The Topography of Commemoration

in Renaissance Florence, 1250-1550

An examination of how societies cared for the dead offers key insights into the beliefs of the living, The Topography of Commemoration in Renaissance Florence documents all tombs installed in the city between the mid-thirteenth and early seventeenth centuries, analyzing information contained in manuscript tomb registers (sepoltuari) kept in various Florentine archives. In medieval and Renaissance Florence, families commonly established multiple commemorative burial sites. Florentines were keenly aware of the symbolic power of place in their city, and burial location was among their most important life decisions. Florentine tombs manifest a conflicting mix of piety and social calculation that reflects tension between Christian humility and social recognition.

This project seeks to answer the questions: How did Florentines decide on their final resting places? What led them to their choices about tomb placement, form, and decoration? Though many Florentines found their final rest together with siblings, spouses, and children in an ancestral parish tomb, and many more in common parochial graves, numerous individuals chose to build separate monuments in one of the city's friaries, monasteries, convents, or the cathedral, often far removed from kinfolk and to the great dismay of local parishes that relied on burying their dead as a steady source of income.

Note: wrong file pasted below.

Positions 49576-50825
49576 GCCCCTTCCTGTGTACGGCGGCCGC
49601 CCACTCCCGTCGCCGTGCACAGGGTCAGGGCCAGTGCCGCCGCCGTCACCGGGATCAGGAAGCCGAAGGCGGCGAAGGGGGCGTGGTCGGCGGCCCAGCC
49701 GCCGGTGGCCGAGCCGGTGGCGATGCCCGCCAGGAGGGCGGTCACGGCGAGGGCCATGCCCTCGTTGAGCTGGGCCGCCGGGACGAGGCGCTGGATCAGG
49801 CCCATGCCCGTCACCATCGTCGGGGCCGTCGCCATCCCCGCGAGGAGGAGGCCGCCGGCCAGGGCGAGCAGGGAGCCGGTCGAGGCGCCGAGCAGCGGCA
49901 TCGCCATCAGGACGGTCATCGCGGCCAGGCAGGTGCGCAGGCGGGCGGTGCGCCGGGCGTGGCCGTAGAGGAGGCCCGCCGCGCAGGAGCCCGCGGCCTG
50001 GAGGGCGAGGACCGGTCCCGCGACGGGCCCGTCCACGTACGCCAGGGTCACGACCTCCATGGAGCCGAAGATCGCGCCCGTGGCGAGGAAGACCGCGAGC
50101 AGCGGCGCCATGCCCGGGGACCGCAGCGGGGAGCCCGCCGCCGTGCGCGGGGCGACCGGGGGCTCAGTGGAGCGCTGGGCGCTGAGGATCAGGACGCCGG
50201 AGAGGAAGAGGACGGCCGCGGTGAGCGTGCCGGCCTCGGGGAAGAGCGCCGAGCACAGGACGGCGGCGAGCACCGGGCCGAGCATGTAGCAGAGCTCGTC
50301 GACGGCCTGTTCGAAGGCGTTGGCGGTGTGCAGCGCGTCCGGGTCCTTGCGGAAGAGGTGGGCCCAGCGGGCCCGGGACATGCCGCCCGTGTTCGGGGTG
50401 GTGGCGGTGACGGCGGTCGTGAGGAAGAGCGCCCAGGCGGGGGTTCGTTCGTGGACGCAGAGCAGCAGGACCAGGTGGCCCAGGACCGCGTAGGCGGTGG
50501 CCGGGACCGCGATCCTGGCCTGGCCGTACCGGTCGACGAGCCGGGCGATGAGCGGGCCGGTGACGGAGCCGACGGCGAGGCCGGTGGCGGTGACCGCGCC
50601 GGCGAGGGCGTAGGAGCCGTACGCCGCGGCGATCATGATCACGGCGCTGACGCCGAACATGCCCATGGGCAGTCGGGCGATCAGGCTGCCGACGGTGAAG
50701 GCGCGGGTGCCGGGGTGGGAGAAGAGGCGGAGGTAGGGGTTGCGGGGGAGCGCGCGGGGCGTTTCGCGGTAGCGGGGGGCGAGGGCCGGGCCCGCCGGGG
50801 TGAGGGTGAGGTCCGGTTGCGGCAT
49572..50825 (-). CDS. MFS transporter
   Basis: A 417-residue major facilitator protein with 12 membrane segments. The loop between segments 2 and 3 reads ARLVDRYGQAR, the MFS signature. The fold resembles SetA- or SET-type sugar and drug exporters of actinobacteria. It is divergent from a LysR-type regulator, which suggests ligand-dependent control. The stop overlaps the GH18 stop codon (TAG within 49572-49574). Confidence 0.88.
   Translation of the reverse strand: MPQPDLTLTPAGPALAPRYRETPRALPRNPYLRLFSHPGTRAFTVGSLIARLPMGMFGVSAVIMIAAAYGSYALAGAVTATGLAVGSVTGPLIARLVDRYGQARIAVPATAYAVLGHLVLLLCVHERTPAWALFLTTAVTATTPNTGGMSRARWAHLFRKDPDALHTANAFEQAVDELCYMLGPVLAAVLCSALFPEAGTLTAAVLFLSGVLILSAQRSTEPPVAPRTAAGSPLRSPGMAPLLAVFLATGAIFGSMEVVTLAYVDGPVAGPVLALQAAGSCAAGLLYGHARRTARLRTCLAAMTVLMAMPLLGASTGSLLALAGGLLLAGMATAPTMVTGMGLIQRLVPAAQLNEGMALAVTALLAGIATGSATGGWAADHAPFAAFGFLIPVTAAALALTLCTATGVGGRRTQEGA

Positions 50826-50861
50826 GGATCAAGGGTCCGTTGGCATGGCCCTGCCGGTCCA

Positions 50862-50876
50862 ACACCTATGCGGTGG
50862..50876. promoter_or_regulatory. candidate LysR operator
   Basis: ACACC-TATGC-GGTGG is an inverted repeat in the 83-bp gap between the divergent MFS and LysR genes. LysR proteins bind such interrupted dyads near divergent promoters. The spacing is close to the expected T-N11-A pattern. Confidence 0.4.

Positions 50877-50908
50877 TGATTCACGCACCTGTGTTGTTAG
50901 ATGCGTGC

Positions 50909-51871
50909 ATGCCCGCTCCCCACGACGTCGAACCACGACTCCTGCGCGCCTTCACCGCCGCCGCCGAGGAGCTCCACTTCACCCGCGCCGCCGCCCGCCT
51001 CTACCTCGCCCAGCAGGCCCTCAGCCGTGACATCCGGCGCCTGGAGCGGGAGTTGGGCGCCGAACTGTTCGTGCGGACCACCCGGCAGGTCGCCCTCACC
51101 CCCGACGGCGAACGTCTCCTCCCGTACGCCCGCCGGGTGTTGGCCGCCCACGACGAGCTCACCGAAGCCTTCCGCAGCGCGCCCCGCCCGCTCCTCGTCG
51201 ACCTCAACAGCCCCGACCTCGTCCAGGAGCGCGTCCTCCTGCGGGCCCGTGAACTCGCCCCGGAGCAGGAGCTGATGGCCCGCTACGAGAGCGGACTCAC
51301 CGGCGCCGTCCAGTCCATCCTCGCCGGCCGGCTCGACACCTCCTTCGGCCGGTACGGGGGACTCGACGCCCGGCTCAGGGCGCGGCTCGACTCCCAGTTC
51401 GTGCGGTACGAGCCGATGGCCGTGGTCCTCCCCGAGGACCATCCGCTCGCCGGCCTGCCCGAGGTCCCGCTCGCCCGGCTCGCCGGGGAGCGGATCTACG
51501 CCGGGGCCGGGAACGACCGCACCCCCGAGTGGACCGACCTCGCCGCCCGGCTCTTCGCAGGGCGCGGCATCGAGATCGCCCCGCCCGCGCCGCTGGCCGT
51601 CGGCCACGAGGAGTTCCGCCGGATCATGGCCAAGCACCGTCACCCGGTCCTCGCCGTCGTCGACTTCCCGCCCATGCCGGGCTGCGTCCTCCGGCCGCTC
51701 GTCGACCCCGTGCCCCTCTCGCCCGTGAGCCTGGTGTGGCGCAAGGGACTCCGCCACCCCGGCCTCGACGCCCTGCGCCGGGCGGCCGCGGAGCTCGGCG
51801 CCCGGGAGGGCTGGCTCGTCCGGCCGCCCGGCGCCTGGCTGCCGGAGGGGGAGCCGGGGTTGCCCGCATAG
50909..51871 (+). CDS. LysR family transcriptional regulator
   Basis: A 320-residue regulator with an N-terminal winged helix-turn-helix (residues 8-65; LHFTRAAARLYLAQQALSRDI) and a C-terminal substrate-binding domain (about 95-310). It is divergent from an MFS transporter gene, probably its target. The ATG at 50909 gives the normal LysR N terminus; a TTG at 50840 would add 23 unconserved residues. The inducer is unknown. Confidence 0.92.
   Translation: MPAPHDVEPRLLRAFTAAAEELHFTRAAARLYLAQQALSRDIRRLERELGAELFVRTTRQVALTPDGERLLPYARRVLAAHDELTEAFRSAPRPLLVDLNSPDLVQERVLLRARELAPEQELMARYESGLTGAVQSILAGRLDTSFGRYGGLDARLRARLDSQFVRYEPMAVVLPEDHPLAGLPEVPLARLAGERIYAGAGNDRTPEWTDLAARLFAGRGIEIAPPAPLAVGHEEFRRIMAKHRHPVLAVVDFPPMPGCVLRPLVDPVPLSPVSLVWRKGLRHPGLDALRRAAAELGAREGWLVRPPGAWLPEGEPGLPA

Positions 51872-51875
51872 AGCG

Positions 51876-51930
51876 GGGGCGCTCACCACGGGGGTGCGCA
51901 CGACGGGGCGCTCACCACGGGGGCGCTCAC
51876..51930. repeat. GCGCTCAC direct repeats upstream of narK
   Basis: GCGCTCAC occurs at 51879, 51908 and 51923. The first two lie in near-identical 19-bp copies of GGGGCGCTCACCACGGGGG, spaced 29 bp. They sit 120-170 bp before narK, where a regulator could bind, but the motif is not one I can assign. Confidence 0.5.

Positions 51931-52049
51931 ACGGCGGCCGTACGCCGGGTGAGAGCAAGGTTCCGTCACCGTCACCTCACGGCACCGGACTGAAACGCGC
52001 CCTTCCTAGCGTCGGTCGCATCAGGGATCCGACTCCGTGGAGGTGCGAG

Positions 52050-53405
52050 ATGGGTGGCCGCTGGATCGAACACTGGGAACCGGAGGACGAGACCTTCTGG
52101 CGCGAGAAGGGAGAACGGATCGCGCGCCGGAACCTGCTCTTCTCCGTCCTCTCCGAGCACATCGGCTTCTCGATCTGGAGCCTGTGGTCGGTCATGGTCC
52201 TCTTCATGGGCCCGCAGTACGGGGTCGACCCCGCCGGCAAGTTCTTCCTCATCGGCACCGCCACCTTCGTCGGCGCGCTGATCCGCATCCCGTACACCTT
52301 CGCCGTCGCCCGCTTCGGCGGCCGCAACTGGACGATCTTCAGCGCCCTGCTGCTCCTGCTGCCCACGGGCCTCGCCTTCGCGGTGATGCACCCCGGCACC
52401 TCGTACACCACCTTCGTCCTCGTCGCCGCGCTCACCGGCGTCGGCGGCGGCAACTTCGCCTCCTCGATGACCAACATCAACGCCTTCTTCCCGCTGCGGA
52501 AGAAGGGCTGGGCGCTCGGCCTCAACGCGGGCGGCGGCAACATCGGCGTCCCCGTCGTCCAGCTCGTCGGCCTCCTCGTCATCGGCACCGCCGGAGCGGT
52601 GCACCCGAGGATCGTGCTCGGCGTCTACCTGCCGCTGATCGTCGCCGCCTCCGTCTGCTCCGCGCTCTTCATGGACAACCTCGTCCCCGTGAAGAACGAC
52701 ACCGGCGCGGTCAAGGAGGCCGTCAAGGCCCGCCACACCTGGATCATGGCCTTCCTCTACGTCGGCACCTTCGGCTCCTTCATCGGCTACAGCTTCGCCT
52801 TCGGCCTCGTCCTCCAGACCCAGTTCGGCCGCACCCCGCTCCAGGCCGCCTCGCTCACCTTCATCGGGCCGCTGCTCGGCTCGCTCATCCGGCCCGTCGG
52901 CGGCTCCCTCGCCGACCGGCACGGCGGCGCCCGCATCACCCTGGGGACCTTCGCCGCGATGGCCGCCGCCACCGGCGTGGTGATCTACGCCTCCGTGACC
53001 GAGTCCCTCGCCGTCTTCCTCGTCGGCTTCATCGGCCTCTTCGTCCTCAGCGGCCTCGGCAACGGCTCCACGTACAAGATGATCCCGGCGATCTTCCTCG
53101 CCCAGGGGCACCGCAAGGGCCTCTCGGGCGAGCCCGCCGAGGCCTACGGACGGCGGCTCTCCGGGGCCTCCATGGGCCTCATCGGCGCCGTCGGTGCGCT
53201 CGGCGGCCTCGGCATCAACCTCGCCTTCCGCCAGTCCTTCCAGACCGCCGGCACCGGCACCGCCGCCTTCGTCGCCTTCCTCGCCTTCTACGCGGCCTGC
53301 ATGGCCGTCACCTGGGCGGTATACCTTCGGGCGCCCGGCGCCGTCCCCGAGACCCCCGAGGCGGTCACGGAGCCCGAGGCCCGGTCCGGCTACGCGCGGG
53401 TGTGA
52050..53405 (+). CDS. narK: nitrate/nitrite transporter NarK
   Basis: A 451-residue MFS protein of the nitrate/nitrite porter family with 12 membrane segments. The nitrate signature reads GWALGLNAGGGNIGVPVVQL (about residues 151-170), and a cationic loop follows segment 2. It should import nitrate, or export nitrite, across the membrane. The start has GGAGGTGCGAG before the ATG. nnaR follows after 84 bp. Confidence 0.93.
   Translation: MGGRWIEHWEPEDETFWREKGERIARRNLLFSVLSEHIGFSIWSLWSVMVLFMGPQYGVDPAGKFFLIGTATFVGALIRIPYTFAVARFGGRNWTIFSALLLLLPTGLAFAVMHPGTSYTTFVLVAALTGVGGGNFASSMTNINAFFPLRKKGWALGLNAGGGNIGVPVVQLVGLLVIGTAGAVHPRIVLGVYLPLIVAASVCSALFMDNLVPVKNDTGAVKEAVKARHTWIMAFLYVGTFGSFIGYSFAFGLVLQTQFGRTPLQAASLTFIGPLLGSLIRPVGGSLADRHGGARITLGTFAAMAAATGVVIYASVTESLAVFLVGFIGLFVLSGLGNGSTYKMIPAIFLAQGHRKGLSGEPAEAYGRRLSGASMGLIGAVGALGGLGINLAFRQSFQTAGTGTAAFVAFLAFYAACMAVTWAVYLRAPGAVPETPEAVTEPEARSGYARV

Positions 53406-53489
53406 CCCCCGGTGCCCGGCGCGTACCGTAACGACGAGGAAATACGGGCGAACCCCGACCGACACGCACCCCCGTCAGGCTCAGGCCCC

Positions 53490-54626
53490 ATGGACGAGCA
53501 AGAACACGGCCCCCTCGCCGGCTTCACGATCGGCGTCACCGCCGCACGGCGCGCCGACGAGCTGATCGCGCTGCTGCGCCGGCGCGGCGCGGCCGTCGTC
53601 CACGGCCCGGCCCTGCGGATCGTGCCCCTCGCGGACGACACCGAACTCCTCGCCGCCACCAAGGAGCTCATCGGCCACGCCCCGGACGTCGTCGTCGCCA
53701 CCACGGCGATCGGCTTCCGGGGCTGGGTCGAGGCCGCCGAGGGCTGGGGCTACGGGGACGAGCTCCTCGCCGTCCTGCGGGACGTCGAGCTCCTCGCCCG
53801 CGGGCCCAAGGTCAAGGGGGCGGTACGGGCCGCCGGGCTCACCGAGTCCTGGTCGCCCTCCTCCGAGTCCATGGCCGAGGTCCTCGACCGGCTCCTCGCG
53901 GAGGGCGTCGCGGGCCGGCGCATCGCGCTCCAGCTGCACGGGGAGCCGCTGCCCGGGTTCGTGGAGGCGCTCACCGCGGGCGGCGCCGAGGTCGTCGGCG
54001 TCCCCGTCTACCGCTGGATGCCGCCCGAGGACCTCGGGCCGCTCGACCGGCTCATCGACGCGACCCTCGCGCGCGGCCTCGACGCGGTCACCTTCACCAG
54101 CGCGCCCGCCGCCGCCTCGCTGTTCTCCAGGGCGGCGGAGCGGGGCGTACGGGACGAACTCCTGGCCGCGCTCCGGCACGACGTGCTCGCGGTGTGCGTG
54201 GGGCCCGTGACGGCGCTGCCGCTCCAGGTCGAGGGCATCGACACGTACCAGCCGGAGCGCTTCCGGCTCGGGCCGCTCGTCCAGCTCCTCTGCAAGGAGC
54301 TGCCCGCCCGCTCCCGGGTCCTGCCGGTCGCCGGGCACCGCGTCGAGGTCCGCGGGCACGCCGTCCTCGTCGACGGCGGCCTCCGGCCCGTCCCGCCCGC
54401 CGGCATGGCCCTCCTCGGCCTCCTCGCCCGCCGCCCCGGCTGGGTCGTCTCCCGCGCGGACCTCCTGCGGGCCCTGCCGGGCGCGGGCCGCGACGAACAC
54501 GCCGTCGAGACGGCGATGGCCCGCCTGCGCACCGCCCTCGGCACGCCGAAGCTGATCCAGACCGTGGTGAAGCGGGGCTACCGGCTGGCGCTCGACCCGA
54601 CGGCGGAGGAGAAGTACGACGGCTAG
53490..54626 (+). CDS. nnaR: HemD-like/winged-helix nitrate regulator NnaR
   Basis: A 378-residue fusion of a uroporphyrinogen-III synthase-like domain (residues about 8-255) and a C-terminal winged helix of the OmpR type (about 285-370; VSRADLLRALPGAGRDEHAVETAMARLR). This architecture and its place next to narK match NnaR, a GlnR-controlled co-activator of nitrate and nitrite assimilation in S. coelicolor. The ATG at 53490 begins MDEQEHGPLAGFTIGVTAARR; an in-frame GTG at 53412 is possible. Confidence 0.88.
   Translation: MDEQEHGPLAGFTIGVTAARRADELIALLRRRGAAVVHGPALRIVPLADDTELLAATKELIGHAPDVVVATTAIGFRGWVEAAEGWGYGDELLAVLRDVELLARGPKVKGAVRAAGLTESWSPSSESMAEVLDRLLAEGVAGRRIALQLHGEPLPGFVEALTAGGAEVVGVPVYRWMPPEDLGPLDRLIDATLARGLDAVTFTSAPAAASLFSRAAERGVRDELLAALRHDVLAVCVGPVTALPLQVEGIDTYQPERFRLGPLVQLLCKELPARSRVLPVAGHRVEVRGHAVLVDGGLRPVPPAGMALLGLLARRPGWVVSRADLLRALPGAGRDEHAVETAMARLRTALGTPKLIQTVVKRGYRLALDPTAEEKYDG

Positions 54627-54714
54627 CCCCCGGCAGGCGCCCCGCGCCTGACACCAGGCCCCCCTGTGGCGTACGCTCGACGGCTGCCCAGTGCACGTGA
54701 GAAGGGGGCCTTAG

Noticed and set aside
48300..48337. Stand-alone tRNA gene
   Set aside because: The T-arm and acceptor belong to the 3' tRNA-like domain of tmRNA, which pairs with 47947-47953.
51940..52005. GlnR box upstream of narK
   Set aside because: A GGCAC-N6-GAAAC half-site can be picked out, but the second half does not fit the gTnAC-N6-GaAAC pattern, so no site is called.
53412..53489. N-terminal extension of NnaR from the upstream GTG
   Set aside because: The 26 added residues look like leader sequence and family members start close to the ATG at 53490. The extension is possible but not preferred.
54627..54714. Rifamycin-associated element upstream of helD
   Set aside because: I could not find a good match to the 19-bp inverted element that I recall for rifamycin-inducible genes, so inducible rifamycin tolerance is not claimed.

The Topography of Commemoration reconstructs the mosaic of tomb markers that once covered the floors, walls, and yards of the Florentine cityscape and surrounded its citizens with ubiquitous reminders of the city's past, present, and future. By correlating large numbers of memorials, rather than focusing on a single institution or type of monument, this project will create a topography of tombs that brings us closer to how Renaissance Florentines experienced death and commemoration.

Support for this project has been provided by the American Philosophical Society, ARTstor, the Harvard University Center for Italian Renaissance Studies at Villa I Tatti, and the Renaissance Society of America.